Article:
Streetwise for Sunday, March 15, 2019

One of the most talked about articles published recently by Bloomberg News was on the periphery of the securities markets and had nothing to do with investing.

Rather it was about the new Goldman Sachs’ “Firmwide Dress Code” memo, which, in classic Goldman fashion, emphasizes clients and teams and a “one firm philosophy,” but does not really describe the dress code at all.

Condensed, the memo said, “Given our one firm’s philosophy and the changing nature of workplaces generally in favor of a more casual environment, … please dress in a manner that is consistent with your clients’ expectations …  we trust you will consistently exercise good judgment in this regard. All of us know what is and is not appropriate for the workplace.”

Goldman’s dress code is that you should dress the way you’re supposed to dress at Goldman. If you must ask, well… What you wear is the least complicated part of Goldman, and if you need explicit rules for how to dress then you’ll never master the hard parts.

“Important people like to deal with important people,” John Whitehead, co-head of Goldman Sachs in the 1970s, once wrote. “Are you one?” That is the dress code.

Interestingly, Goldman’s dress code has not required suits for many years, has never required bespoke suits. and will probably continue to require suits for most client meetings outside of the tech industry. 

Note, the term bespoke in fashion is reserved for individually patterned and crafted men’s clothing, analogous to women’s haute couture. The term originated from Savile Row, a street in London considered the “Golden Mile of tailoring”.

Although they do not generally address dress codes, there have been hundreds of articles written about the “world’s most powerful investment bank,” or as journalist Matt Taibbi famously called it back in 2010, the “great vampire squid.”

The funny thing is that a hundred years ago, people angrily compared the House of Rothschild to a giant octopus with its tentacles wrapped around the U.S. economy.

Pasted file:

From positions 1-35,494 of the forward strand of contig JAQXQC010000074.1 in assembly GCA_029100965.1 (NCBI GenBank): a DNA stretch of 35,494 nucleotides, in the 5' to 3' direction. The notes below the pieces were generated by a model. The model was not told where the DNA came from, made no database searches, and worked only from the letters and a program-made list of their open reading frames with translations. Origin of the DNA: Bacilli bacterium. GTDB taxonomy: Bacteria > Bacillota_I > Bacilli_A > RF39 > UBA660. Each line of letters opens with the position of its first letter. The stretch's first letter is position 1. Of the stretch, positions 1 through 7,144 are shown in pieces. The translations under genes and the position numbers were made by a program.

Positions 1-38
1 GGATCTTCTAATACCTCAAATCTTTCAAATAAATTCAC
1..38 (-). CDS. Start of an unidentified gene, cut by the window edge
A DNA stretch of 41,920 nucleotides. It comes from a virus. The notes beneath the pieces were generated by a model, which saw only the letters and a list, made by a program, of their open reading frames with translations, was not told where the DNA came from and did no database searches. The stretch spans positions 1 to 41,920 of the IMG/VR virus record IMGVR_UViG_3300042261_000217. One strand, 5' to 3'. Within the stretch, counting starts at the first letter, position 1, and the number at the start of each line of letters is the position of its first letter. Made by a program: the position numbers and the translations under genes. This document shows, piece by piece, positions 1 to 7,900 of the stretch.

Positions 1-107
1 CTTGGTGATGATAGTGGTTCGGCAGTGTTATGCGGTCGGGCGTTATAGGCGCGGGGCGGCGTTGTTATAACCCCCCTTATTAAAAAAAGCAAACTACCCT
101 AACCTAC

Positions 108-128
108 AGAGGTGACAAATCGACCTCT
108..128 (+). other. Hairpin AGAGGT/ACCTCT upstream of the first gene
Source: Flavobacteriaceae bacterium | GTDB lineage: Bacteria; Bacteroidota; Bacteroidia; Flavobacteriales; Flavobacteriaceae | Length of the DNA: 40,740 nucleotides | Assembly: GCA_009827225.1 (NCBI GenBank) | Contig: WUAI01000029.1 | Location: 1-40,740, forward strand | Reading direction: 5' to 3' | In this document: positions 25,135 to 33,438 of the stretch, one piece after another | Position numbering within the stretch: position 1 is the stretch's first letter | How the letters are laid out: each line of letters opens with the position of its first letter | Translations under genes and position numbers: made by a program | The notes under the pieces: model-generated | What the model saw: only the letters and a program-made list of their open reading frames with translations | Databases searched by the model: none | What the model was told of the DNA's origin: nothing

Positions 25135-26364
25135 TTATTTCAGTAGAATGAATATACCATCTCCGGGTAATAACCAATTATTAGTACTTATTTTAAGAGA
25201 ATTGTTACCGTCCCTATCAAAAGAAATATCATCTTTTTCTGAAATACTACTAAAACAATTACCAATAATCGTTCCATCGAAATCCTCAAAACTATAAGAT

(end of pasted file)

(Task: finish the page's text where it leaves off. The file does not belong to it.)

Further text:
More to the point is Goldman’s value as an investment vehicle. For the company’s fourth quarter ending December 30, revenues were $8.08 billion, resulting in net earnings of $2.54 billion. For its fiscal year, the company posted revenues of $36.62 billion resulting in net earnings of $10.46 billion. 

Earnings per share came in at $25.27 for the year, as compared to 

$9.01 for the year ended December 31, 2017. Fourth quarter earnings per share were $6.04, as compared to a loss of $5.51 for the fourth quarter of 2017.

Return on shareholders’ equity (ROE) was 13.3 percent for 2018 and for the fourth quarter the company posted an annualized ROE was 12.1 percent, despite the S&P 500 index being down about 14 percent for the quarter.

Wall Street is quite bullish on Goldman despite its negative connotation. Yes, Goldman has faced difficulties since CEO Lloyd Blankfein handed the reins over to incoming CEO David Solomon. At its worst point, the stock had declined by as much as 33 percent through late December 2018.

Although this was far worse than the S&P 500’s decline, Goldman has made a remarkable comeback following the steep selloff, as the stock has gained about 30 percent from its low point. 

Blankfein was certainly a capable and charismatic CEO. And not much is likely to change under Solomon’s leadership. Goldman Sachs is an incredibly well-oiled money-making machine, and the company should do just fine with Solomon at the helm.

The effects of the Malaysia scandal are likely to be transient. Nonetheless, an ex-Goldman banker pleaded guilty, Malaysia has filed criminal charges, and the Justice Department has an open investigation into Goldman’s involvement.

Ultimately, it is likely that Goldman will need to pay a sizable fine, but nothing that will put pressure on the company long term. Goldman is periodically involved in controversial activities, but this should not be a surprise to anyone who follows Goldman.

My 2019 earnings estimate is $26.50 with a projected 12-month share price of $215.60 for a 10 percent capital gain. There is also a 1.66 percent dividend yield.

Lauren Rudd is a financial writer and columnist. You can write to him at LVERudd@aol.com. Phone calls accepted between 9 AM and 3 PM at (941) 706-3449. For back columns please go to www.RuddReport.com.